The Art of Getting By Gavin Wiesen

The Art of Getting By Gavin Wiesen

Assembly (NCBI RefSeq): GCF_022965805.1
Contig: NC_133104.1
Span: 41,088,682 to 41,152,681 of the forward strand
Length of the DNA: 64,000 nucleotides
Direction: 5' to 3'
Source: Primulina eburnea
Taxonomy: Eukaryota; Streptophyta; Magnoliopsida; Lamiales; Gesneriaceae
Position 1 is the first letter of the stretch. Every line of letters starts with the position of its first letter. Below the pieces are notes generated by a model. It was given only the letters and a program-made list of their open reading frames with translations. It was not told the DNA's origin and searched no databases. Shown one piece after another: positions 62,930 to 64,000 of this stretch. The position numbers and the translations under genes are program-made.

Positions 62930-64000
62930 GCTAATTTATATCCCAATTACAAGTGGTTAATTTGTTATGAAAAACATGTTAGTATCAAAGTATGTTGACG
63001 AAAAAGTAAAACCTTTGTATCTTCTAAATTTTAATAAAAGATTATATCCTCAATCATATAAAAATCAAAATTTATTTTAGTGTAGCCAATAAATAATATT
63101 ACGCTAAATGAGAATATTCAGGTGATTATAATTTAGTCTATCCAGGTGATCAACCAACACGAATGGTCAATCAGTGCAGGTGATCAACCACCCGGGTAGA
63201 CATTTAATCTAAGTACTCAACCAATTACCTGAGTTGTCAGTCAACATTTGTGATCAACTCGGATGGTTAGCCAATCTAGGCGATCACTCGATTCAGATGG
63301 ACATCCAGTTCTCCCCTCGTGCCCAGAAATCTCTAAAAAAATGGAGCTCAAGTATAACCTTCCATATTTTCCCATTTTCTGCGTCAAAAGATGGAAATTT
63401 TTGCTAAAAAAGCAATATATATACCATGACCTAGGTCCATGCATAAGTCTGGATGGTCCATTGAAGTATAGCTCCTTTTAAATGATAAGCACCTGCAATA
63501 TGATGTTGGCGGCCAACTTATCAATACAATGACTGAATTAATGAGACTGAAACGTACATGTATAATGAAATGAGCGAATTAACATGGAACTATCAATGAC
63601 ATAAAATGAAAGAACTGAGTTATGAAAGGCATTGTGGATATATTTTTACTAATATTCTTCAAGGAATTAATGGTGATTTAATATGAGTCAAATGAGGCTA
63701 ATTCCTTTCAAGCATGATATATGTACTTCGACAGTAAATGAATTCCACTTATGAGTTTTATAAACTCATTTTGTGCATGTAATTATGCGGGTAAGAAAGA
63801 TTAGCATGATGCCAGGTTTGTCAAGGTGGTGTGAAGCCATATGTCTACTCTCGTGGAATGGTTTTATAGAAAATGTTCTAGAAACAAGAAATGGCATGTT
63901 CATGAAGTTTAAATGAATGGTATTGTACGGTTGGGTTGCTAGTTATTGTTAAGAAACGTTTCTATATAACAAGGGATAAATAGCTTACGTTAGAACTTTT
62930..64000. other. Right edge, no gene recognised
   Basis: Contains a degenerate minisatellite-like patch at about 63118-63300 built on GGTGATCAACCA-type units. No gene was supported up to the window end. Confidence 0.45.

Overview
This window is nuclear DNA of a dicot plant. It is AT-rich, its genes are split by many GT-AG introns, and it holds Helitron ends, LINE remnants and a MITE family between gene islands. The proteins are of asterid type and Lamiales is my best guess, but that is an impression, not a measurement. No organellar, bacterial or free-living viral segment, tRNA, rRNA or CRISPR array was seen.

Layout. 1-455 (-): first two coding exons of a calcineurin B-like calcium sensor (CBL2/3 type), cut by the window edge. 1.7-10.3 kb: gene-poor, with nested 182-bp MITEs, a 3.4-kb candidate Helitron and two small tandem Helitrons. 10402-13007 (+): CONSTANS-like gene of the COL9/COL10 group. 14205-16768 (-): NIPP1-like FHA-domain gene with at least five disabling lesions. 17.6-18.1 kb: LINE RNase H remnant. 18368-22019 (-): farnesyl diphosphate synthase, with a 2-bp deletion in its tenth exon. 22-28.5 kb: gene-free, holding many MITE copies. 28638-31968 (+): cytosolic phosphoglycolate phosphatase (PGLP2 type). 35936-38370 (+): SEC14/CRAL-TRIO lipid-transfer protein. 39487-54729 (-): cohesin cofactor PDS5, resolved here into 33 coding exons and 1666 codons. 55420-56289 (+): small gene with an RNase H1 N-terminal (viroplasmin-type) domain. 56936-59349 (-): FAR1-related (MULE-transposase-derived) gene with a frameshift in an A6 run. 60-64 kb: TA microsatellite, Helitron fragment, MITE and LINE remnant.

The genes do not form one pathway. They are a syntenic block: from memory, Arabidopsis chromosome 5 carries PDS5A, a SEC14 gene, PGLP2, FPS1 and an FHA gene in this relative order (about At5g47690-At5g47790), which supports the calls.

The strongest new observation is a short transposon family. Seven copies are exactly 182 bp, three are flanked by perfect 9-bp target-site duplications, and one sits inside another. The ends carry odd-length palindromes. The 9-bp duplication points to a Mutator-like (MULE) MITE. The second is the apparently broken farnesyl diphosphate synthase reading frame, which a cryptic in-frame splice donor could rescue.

Boiled down to its simplest, angst-y Holden Caulfield terms, George Zinavoy's (Freddie Highmore) guiding 17-year-old ideology is something akin to, "What's the point of doing homework when we're all just going to die alone anyways?" It's a worldview irksome to his pragmatic mother (Rita Wilson) and optimistic English teacher (Alicia "Batgirl" Silverstone), who just want him to get into a good college, but it's oddly appealing to the image preoccupied popular girl, Sally Howe (Emma Roberts). Being a teenager in NYC, she's prone to the pressures of the bohemian art scene, wherein poseurs and sycophants gravitate towards the notable and buzz-worthy to stand around and self-consciously play the part of socialite. While tenuously flirting with her fatalistic trench coat wearing emo suitor, she excitedly jumps on a networking opportunity when introduced to his older, dishevelled, artist friend, Dustin (Michael Angorano), becoming his piece of ass du jour, much to the chagrin of the smitten George. Of course, it's all positioned with a little more sweetness and misunderstanding, so as not to make any character loathsome, but Wiesen's flat, almost visionless direction doesn't guide us anymore than the generic, uninspired screenplay. In essence, this is a coming-of-age story about a kid going through an existential crisis realizing that conformity is a necessary evil, but it doesn't sell its point any more than it convinces us of the proposed teen hormones and passions. Part of this has to do with Highmore's one-note, dead-eyed depiction of a clichéd character, while the rest involves clumsy coverage and humdrum scenarios that fail to heighten conflict or passion. It's not a terrible film by any means, but it's exceedingly forgettable, much like the brief supplements about the awesomeness of NYC and the tenderness of young love. (Fox)